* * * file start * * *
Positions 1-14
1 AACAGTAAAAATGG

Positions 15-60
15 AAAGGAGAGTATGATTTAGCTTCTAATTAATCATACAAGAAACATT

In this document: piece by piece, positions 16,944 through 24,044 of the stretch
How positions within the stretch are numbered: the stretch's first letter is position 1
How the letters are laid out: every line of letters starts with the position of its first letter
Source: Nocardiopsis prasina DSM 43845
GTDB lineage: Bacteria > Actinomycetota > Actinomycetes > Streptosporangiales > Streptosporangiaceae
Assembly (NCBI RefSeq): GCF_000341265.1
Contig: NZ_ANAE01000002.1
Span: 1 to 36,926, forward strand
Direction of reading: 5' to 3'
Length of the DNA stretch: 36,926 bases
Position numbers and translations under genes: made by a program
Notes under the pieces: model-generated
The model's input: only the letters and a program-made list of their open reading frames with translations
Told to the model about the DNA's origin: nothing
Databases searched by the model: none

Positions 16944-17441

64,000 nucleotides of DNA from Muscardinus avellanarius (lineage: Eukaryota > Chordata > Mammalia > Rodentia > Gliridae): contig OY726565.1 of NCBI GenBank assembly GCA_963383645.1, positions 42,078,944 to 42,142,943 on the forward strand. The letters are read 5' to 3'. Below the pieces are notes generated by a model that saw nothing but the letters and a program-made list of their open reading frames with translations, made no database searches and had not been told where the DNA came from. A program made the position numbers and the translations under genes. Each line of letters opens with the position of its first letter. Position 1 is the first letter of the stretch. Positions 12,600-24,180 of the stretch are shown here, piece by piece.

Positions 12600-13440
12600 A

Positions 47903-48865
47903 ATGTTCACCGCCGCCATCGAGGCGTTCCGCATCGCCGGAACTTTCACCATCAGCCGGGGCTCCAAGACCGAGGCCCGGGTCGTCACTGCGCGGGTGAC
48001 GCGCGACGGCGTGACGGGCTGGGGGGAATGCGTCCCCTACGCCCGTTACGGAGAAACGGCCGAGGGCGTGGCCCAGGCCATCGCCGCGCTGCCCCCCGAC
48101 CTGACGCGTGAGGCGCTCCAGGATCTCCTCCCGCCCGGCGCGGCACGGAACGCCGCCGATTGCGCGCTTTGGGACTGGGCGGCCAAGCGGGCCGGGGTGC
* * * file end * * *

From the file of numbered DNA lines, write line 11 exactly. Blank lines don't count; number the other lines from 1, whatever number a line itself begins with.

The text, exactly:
Contig: NZ_ANAE01000002.1